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50 Shades of Hay: 12 Things You Didn't Know About Amish Romance Novels

Updated September 16, 2019 83.7k views12 items

The world of the romance novel has long been prone to easy ridicule, but perhaps no other genre of romance is as strange, fascinating, and misunderstood as the little-known Amish romance novel. Though purists probably wouldn't consider these books a genuine type of Amish literature, nor are they necessarily intended to be romance novels for Amish people, the genre is a unique and surprisingly influential one. The first thing most people notice about Amish romance novels is the first thing people notice about any romance novel: the cover. But in place of swelling bosoms, massive man-pecs, and lusty looks, you see a timidly smiling young woman, usually wearing a prayer headcover, cape dress, and apron, standing in a serene country setting. This portrait sets the stage for a very specific kind of love story: amour in the land of the Amish.

Many readers—far more than you might think—enjoy Amish romance novels for the escapism and entertainment they provide, even if the novel offers little resemblance to real Amish culture. For those unaccustomed to these types of books, it may be helpful to learn a bit more about Amish romances to better understand their peculiar appeal and the place they inhabit in contemporary literature.

  • It All Started With A "Shunning"...

    Lewis's novel The Shunning, published in 1997, is the book widely credited with popularizing the modern Amish romance novel. Though Amish literature has been around since the early 1900s, fiction focusing squarely on Amish love stories only came to the forefront with The Shunning. Lewis's tale revolves around Katie and Daniel, both raised Amish; a scandalous secret concerning adoption; and a relocation from a cloistered Amish life to the oh-so-liberal conservative Mennonite life. The Shunning has sold more than a million copies.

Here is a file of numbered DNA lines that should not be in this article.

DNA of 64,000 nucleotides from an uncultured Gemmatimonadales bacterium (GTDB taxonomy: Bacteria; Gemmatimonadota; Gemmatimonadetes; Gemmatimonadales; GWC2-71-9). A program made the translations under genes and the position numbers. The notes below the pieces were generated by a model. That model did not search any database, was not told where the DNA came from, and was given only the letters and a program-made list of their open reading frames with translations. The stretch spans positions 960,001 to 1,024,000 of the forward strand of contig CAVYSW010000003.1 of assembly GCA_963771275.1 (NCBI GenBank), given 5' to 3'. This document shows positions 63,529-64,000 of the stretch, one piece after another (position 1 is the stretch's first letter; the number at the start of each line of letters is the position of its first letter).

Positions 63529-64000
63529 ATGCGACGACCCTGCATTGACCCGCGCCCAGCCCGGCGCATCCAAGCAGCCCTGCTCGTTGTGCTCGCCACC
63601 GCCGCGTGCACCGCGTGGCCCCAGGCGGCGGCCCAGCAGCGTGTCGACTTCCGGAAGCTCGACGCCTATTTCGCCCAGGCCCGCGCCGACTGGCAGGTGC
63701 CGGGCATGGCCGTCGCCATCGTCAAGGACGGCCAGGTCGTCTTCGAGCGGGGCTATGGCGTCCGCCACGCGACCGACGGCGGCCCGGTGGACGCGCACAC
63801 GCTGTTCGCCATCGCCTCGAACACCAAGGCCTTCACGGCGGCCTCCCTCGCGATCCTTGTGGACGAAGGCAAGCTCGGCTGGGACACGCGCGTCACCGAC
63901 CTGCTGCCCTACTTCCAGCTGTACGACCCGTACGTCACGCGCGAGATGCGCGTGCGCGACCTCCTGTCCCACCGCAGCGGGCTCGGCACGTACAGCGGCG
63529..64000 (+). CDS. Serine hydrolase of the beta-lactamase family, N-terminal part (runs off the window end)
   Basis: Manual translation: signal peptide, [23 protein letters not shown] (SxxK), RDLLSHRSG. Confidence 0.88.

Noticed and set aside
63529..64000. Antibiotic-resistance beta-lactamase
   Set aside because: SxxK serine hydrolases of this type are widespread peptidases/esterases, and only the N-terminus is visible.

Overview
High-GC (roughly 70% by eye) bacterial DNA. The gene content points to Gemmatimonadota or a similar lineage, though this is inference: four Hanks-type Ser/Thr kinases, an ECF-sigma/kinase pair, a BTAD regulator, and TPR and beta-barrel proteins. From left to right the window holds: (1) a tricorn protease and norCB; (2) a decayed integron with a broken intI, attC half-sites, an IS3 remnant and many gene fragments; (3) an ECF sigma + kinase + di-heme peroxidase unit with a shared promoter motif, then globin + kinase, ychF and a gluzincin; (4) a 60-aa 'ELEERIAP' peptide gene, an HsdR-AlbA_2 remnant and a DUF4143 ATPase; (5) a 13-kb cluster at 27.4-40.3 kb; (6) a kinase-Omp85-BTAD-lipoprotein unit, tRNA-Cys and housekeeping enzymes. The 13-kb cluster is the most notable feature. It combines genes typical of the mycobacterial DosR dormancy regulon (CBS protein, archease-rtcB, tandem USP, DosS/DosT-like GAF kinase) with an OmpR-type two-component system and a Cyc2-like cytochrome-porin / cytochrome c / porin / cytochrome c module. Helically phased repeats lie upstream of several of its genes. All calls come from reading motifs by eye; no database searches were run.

• Photo: Zondervan

    There's No Skin In This Game

    Readers looking for steamy erotica that involves actual rolls in the hay of the Pennsylvania Dutch Country will be sorely disappointed in Amish romance novels. There is no sex of any kind to be found. In fact, there is rarely kissing or even handholding. You will have to be content with longing gazes on the front porch; protagonists standing obscenely close to one another at a barn-raising; or the rebellious wisp of hair escaping from a prayer headcover. Nothing so scandalous as even an inadvertent reveal of the ankle to whet one's carnal appetites.

  • Photo: Revell

    The "Amishness" In Amish Romances Is Usually Minimized

    Remember: Amish romances are usually not written by Amish people or for Amish people. With the books' target demographic being Christian Evangelical women of a certain age, most authors typically cater to the beliefs and tenets of their readers and not the beliefs and tenets of real-life Amish folks. Though the Ordnung, or Order—which prescribes how a certain Amish group will live—varies between different communities, there are some traditional Amish principles that are consistently downplayed in Amish romances simply because they do not fit into an Evangelical worldview. Fundamental Amish ideals of nonviolence and forgiveness (Gasp! Pacifism!), and a more egalitarian lifestyle and emphasis on community (Gasp! Socialism! Communism!) are not usually main plot points in Amish romances; conversely, also omitted is the epidemic of abuse against women, children, and animals that plagues the Amish community as a whole.

  • Buggy Crashes Are A Common Plot Device

    Without any sex scenes to heat up an Amish romance, authors have to get creative with ways to ensure their protagonists get thrown together or have a wrench tossed into their plans. As it turns out, buggy crashes are an ideal way to accomplish this. The buggy accident has long been a staple of Amish romance novels. They provide a convenient avenue for two chaste lovers to be jostled into making bodily contact, or they can create some drama that causes daunting-but-not-totally-insurmountable problems for the heroine and her hero.